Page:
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Title: Meeting the Fox: The Allied Invasion of Africa, from

Operation Torch to Kasserine Pass to Victory in Tunisia Author: Orr Kelly ISBN: 0-471-41429-8

1 The Longest Reach

f modern visitors to the North Africa American Cemetery should ask why the United States, which had been at war with Nazi Germany for nearly a year, chose to make its first move against the enemy more than 1,400 miles from Berlin, in a part of Africa where, except for a few diplomatic person- nel, there weren’t any Germans, they would be echoing the very question America’s Joint Chiefs of Staff had at the time. I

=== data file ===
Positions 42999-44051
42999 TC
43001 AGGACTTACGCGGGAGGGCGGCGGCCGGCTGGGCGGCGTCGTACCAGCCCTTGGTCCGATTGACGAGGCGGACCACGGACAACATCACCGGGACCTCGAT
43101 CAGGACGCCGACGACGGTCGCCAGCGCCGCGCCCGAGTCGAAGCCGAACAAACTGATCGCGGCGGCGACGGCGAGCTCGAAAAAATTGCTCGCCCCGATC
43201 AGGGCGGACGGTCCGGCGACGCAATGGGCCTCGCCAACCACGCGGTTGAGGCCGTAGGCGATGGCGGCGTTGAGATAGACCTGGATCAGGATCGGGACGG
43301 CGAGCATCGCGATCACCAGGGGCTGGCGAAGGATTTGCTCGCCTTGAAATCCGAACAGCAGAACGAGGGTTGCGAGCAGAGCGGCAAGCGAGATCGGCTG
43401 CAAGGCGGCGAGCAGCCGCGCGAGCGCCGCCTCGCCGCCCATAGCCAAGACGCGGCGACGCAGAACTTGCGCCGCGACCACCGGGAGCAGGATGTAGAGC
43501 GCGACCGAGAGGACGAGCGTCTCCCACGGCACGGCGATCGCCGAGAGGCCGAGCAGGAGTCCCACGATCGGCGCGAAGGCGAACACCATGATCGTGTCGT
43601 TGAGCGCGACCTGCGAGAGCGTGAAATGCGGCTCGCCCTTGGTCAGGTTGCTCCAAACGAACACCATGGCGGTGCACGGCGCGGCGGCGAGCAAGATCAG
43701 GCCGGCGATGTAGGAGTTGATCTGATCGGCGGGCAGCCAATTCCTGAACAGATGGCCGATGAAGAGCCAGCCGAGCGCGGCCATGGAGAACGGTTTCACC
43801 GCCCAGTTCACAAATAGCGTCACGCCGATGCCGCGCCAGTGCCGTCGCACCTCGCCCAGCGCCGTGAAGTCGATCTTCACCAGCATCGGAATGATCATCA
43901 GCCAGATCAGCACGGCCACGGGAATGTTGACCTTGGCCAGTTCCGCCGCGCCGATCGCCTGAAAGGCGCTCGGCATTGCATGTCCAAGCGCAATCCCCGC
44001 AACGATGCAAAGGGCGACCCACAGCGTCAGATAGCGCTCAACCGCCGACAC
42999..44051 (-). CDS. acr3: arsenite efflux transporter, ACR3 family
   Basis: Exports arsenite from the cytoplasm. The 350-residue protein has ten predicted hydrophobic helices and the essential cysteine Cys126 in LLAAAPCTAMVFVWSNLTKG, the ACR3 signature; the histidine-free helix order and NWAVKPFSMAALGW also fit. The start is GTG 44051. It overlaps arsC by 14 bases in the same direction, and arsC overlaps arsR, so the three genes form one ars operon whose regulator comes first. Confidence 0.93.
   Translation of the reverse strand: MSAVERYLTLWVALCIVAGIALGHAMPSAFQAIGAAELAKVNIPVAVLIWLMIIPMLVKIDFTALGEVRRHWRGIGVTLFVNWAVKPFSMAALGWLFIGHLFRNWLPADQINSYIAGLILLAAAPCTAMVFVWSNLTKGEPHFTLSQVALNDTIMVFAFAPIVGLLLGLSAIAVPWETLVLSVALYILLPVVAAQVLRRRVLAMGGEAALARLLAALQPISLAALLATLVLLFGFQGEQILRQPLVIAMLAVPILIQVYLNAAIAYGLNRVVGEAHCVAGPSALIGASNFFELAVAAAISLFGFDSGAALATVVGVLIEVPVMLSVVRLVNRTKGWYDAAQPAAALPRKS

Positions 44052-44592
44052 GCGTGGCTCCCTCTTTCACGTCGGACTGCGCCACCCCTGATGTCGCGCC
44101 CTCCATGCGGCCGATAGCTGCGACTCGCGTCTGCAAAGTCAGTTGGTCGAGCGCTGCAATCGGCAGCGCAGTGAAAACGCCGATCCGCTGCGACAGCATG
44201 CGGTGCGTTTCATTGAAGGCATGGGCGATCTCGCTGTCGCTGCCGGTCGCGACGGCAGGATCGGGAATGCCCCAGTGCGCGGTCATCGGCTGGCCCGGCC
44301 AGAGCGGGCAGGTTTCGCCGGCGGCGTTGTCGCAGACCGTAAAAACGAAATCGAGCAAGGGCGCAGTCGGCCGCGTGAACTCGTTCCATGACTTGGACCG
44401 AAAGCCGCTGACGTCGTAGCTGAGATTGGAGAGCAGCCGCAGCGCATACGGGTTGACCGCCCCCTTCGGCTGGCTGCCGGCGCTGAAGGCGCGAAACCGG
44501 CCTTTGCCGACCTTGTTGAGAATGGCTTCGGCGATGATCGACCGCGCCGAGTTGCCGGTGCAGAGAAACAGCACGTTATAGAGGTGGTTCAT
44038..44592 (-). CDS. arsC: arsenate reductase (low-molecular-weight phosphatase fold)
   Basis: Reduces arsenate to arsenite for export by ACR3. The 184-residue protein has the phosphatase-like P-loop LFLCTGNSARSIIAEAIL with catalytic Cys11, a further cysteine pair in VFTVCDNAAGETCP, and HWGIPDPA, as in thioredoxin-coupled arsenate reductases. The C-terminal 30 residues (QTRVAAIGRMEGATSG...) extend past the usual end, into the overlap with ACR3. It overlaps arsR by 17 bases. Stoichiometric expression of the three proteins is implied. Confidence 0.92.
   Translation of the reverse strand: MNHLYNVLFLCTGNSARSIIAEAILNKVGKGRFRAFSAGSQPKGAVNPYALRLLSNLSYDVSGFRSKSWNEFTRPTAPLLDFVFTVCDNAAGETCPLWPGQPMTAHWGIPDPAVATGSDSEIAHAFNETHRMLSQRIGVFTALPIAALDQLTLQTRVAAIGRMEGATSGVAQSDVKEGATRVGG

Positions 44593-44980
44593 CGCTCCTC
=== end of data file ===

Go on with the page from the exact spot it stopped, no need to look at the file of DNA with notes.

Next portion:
The military leaders had a clear-cut and logical plan: They would use the British Isles as a gigantic staging base for a direct assault on Germany, with large-scale daylight bombing raids and preparations for a thrust across the En- glish Channel into France in 1943. Meanwhile, support in the form of bombers and fighters would be sent to help the British in their fight against Rommel’s Afrika Korps. U.S. troops would not otherwise be involved in Africa.

As part of that plan, the 34th Infantry Division, the last of the National Guard units to be called to federal service, was the first sent to Northern Ireland, in the late winter and early spring of 1942, to spend at least a year training for the cross-Channel attack. The 1st Armored Division and the 1st Infantry Division followed soon after. About the same time, the B-17 Flying Fortresses of the Eighth Air Force began what were billed as precision bombing attacks on German


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